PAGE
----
Prime minister "joins the club" of Israelis with most common male cancer

By
October 29, 2007 17:04

2,250 new cases are diagnosed and 380 men die of it every year.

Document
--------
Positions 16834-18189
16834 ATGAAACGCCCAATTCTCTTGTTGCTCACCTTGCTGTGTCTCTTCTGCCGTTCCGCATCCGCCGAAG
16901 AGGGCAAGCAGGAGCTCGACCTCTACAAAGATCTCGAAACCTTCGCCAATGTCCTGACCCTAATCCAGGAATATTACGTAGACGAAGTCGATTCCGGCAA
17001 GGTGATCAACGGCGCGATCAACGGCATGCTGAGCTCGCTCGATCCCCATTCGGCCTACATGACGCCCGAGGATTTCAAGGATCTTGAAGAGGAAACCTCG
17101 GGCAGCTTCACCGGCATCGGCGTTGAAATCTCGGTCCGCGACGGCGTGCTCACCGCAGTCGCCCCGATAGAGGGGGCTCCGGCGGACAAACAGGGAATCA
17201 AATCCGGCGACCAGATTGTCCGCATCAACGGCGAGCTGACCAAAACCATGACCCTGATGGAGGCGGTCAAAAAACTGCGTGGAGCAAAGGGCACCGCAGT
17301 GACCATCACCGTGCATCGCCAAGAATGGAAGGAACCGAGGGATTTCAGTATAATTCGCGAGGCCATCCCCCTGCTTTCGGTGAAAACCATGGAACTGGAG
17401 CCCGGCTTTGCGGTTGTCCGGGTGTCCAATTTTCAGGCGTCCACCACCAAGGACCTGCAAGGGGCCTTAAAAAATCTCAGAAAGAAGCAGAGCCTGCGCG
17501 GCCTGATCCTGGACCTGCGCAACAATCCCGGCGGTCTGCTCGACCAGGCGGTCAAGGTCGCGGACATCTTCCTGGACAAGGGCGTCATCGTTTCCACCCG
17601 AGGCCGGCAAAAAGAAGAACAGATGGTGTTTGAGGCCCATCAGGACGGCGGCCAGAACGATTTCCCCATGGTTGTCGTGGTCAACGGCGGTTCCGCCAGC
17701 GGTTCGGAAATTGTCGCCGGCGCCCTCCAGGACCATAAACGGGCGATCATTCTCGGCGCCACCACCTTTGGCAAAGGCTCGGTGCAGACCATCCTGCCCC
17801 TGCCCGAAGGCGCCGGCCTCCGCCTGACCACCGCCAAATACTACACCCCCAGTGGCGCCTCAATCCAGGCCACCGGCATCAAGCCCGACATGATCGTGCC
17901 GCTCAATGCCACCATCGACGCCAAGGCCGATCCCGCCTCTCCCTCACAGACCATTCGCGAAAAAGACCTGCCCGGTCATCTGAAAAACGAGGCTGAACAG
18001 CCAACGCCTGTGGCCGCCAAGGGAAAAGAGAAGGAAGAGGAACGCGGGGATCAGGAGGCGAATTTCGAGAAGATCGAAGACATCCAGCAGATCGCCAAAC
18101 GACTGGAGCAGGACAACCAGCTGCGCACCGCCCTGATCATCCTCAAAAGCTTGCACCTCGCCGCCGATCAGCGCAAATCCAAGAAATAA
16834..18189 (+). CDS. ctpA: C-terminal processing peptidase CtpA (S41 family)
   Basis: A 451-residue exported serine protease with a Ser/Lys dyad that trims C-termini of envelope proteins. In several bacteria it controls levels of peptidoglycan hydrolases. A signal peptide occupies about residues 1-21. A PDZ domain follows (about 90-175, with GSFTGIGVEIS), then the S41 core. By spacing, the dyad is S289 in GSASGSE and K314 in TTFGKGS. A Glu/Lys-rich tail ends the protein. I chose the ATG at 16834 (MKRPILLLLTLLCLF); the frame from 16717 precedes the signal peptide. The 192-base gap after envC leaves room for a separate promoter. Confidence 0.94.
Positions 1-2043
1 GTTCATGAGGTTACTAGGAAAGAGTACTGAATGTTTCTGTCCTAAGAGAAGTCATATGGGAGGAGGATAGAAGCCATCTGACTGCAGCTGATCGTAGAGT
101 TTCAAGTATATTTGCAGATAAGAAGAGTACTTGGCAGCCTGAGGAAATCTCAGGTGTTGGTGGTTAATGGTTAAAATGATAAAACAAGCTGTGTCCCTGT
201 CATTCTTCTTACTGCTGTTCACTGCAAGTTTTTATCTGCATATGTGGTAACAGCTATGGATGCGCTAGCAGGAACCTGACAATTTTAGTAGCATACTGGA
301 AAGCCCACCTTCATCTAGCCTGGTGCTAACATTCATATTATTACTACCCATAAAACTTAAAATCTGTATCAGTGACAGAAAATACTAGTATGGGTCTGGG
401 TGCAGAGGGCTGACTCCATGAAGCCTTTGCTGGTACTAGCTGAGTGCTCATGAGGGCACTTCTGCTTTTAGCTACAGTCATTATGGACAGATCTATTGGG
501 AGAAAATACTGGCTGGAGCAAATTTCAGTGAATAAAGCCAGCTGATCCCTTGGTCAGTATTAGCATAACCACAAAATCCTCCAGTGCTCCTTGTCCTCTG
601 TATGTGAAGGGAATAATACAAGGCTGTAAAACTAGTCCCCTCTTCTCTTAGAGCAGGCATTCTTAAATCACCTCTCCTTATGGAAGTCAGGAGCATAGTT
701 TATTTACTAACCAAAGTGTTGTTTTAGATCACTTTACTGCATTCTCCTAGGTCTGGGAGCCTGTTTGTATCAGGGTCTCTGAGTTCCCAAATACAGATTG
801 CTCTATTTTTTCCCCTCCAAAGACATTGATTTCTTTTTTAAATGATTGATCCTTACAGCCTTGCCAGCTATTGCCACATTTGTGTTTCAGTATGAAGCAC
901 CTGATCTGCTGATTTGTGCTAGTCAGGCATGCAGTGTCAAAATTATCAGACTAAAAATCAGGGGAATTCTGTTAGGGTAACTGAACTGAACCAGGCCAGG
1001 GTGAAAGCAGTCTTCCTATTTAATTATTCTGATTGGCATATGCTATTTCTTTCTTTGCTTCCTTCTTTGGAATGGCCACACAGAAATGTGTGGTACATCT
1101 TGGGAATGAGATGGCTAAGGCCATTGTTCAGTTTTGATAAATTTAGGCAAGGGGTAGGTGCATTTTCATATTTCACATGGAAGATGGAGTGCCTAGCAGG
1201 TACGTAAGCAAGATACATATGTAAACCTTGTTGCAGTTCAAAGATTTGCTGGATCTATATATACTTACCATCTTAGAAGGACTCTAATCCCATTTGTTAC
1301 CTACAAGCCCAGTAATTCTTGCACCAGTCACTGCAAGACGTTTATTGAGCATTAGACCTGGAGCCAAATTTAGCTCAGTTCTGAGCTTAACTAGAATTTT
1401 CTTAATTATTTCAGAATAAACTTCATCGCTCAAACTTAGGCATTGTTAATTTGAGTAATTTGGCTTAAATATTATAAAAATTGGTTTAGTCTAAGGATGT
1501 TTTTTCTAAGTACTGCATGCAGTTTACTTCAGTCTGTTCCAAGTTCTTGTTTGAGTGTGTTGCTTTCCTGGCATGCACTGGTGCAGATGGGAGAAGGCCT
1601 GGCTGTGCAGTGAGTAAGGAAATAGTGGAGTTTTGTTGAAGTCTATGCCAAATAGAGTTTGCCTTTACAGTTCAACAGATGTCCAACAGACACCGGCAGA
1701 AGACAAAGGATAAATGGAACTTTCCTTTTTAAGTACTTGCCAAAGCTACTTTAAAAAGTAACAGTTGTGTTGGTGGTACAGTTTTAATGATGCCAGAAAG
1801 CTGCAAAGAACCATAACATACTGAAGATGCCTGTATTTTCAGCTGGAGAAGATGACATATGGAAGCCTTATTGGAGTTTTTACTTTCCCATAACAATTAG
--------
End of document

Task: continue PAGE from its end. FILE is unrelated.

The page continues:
Prime Minister Ehud Olmert, 62, is one of the six Israelis who are informed on an average day that they have prostate cancer - the most common malignant tumor in men in this country. According to the Israel Cancer Association (ICA), which has for some time been planning a symposium for prostate cancer patients at Kfar Hamaccabiah on November 15, 2,250 new cases are diagnosed and 380 men die of it in Israel every year. US presidential candidate and former New York mayor Rudolph Guiliani is a survivor, and former French president Francois Mitterrand, in whom it was diagnosed at a late stage, died of the disease. The main function of the walnut-sized prostate gland, which is part of the male reproductive system, is to store and secrete a clear, slightly alkaline fluid that comprises 10 percent to 30% of the volume of the seminal fluid that, along with sperm, constitutes semen. The rest of the seminal fluid is produced by the two seminal vesicles. The prostate also contains some smooth muscles that help expel semen during ejaculation. To function properly, the gland requires male hormones, the main one is testosterone, which is produced mainly by the testicles. But ironically, while testosterone is needed by the prostate, it can also be its downfall -- as many years of exposure to testosterone is one of the causes of prostate cancer. The longer the exposure, the higher the risk, so older age is a risk factor. But having a first-degree relative (father, son or brother) who had prostate cancer is also a danger, as family history increases the risk of contracting it. So does smoking (Olmert is well known to be a cigar smoker), and obesity, eating overly fatty food and drinking excessive amounts of alcohol are also believed to increase risk. The main symptoms are difficulty or pain in urinating (although frequent urination ironically can also be a sign), blood in the urine or semen and a drastic decline in sexual function. Dr. Avivit Neumann, an oncologist who specializes in cancer "from the waist down" at Meir Medical Center in Kfar Saba, told The Jerusalem Post after Olmert's press conference that "I am sure he will be healthy. It was diagnosed at a very early stage. I welcome his openness in telling the whole country and the world." She added that Israel has excellent urological surgeons who perform radical prostatecomies -- the surgical removal of prostate glands. It is performed here as retropubic open surgery, in which the surgeon removes the whole gland through a single incision in the lower abdomen about 12 centimeters long. But in some countries abroad, especially France, urologists have begun performing it by laparoscopy (keyhole) surgery in which some five cuts are made. In this more challenging technique, the surgeon makes five small incisions and uses a tiny camera and specialized instruments to remove the prostate. In an even newer laparoscopic technique, the surgeon removes the prostate with the help of several robotic arms that mimic his hand movements and allow for more precision. There is a surgeon in Holland who is performing "enucleation" of the prostate, in which the tumor itself is removed from the gland, while the organ remains intact. But he has performed only a handful of cases. It was not clear why Olmert chose to undergo annual screening for prostate-specific antigen (PSA) and other routine tests at Sheba Medical Center at Tel Hashomer, where his microscopic tumor was discovered, rather than at Hadassah Medical Center in Jerusalem, where he lives and where his predecessor Ariel Sharon was treated for his strokes. Some observers suggested that Olmert preferred to go out of town to preserve his privacy. Neumann said that complications of radical prostatecomy include temporary or permanent incontinence (loss of control of urination and defecation) and impotence. In addition, the patient becomes sterile, so patients may deposit semen in a sperm bank if they want children. "A very good urological surgeon who performs nerve-sparing surgery avoids this complication in 90 percent of cases if the patient doesn't suffer from high blood pressure, diabetes or other conditions," she added. "Sometimes, if the tumor is near the nerve, preserving it could be very difficult. About 2.5% of patients develop mild incontinence and about 0.5% significant incontinence." No long-term drug ingestion is required after prostate surgery. Sheba urologist Dr. Ya'acov Ramon, who appeared at the press conference along with the prime minister's personal physician, Dr. Shlomo Segev of Sheba, will apparently be the one to perform Olmert's operation within a few months. He said that after hearing his options, Olmert decided to have the tiny tumor removed in surgery rather than just wait to see if it developed or to undergo chemotherapy or radiotherapy instead. Olmert will also decide if the anesthesia will be regional (an epidural) or general that puts him out. Prostate surgery patients usually stay in the hospital for about three days. Although biennial mammography screening of women for breast cancer is universally accepted, testing all men over 50 for their prostate-specific antigen (PSA) count -- the level of a component in the blood naturally found in semen and produced by the prostate -- is not accepted, as it has not been proven to save lives. It costs the health fund only some NIS 16, but there are men with high PSAs who don't have prostate cancer and others with low PSAs who do have it. The survival benefit is not statistically significant. Some men have high PSAs because of benign inflammation of the prostate, which causes annoying symptoms but is not cancerous. ICA director-general Miri Ziv said that her association, just like the American Cancer Association, recommends that all men over 50 and those with a family history or risk factors for prostate cancer consult with their physician about whether to undergo testing. "It can save a life, but it can also make a person miserable. Researchers are trying to refine parameters to learn who is at risk. Overdiagnosis and performing biopsies unnecessarily can cause harm. Only 16% of men with prostate cancer will have symptoms, and only six percent will die of it. As it is a slow-growing cancer, many men with the tumor will die from another cause without knowing they have it. We are not for automatic screening. We have held workshops for doctors to keep them informed." Over 500 men had registered for next month's Kfar Hamaccabiah symposium, but due to Olmert's announcement, the ICA expects many more will want to attend. "It is very good that the prime minister spoke openly," said Ziv. "I know of many well-known people who kept their prostate cancer a secret. Men should consult with their doctors and get advice. What they do is up to them." The Israel Medical Association wished Olmert a "quick recovery" and congratulated him on his "courage" for announcing his diagnosis to the public. It added in a statement that suitable state measures are needed to determine the medical condition of a prime minister and inform the public. "The decisions of national leaders can decide the fates of many people and sometimes of the whole nation. Therefore, the leader must forgo in advance some of his privacy, including the part relevant to his health," the IMA said. His personal physician owes his first allegiance to his patient, it said, and he should not be put in the position of a conflict of interest between the patient's privacy and proper disclosure to the nation. "Therefore, means are needed to examine the prime minister's medical condition and transmit relevant medical information to the public." Dr. Eric Klein, head of urologic oncology at the Cleveland Clinic's Glickman Urological and Kidney Institute in the US, said that "when opting for prostatectomy, it's important that you not only know your surgeon's experience, but also understand the risks and side effects of surgery and your long-term outlook." A recent study he conducted found that patients of surgeons who have performed more than 1,000 prostatectomies are about 10% more likely to be cured of their cancer than those whose surgeons have done 250 to 999 of the procedures and 30% more likely than those whose surgeons have done fewer than 50. "Most patients can expect a return to regular physical activity within a few weeks, regardless of how the surgery's done, and good results with continence and potency, according to Klein. More information on prostate cancer can be obtained (in Hebrew) at www.cancer.org.il.